Many thanks for this information which came from: "Alan Eccles" <alaneccles54[at]> 

I have included below for the interest of the DIY mechanic, details of the Alternator. Connectors can be seen on the drawing 'Alternator Contacts' and the internal workings can be seen in the drawing 'Alternator contacts Internally'

On the B+ contact can be found the heavy cable to the battery, usually covered in RED insulation. Often there is also a heavy cable to the starter motor at this point.

The D+ cable, in the Boxer covered with a BLUE insulation, is the cable which is used for the Fridge voltage control when the vehicle is running.

The W contact is used for Tachometer Meter functions.

[Click For a larger image.] 

Alternator contacts

Alternator contacts

Alternator contacts Internally

Alternator contacts Internally

How to change the alternator & Power Assistance Servo drive belts

The alternator and PAS belts can be an easy job for a persistant DIY mechanic. This does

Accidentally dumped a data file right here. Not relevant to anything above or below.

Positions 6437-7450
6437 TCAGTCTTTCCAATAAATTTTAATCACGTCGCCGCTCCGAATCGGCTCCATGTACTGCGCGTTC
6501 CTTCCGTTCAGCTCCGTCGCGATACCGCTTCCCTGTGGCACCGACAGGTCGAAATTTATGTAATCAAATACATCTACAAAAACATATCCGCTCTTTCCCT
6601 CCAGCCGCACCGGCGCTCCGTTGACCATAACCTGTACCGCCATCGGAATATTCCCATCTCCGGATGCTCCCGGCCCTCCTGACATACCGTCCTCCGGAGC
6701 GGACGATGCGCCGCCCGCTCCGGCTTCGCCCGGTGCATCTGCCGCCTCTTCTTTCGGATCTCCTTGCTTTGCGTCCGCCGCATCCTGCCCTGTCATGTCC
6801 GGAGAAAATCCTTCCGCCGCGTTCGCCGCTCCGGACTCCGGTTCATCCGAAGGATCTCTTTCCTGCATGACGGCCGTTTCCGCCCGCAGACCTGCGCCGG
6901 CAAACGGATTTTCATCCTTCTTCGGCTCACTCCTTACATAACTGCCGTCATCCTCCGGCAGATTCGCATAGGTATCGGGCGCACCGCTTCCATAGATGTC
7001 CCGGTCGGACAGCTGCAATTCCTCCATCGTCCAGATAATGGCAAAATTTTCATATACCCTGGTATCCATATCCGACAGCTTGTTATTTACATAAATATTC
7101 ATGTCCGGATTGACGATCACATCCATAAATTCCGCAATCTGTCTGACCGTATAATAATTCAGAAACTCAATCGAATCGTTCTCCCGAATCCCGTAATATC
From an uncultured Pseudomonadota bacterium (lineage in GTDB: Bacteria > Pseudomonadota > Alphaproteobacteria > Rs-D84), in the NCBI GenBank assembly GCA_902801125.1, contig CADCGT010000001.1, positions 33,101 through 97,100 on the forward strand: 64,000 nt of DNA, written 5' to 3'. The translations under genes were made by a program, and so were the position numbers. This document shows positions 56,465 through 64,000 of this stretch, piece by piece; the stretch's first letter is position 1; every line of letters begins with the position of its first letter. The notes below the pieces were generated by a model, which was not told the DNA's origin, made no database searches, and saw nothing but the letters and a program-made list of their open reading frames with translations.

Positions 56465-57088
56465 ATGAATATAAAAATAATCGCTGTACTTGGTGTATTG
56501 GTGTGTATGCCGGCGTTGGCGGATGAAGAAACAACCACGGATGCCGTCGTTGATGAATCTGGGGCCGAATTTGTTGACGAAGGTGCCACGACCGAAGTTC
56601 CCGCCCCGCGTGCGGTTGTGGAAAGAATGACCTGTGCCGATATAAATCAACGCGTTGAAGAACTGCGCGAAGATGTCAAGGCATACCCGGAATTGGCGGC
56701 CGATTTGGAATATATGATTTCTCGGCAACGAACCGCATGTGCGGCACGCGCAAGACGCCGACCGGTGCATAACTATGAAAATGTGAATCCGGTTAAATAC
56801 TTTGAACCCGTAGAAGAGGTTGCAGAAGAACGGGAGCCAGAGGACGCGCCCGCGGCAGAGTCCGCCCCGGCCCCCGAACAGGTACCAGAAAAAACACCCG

require one to get under the van. I drove the van onto ramps and chocked the wheels, very important when working under the van. As the ramps are not very high this meant me working on my back, using a
tarpaulin to lay on.
1. Remove the protecting tray under the alternator area. On my van I  required 17mm, 15mm and 10mm spanners.
2. Remove the PAS belt first as it is over and covers the Alternator belt.
    To remove, unscrew the two securing shaft screws. These can be very tight and will require good quality spanners.
    Unscrew the 13mm adjuster securing bolt. The PAS pump will now swing in and allow the belt to be removed and enable the changing of the Alternator belt.
3. Remove the alternator belt. Slacken off the shaft bolt.
    Slacken off the tension adjust securing bolt on top of the alternator.
    Slacken off the tension 10mm bolt which adjusts the belt, on top side of the alternator.
    The alternator will now swing in and allow the belt to be removed.
See the pictures below; Note: I found the PAS pump could not be swung in far enough to remove the belt. This required a
removal of the shaft screws entirely.
If the shaft screws are too tight for removal spray with 3in1 oil or any suitable oil to ease it
off overnight.
Fitting of the belts is reverse of removal. Ensure the belts are not too tight. It should be
possible to squeeze them 90 degrees in about 1/4" or 10mm.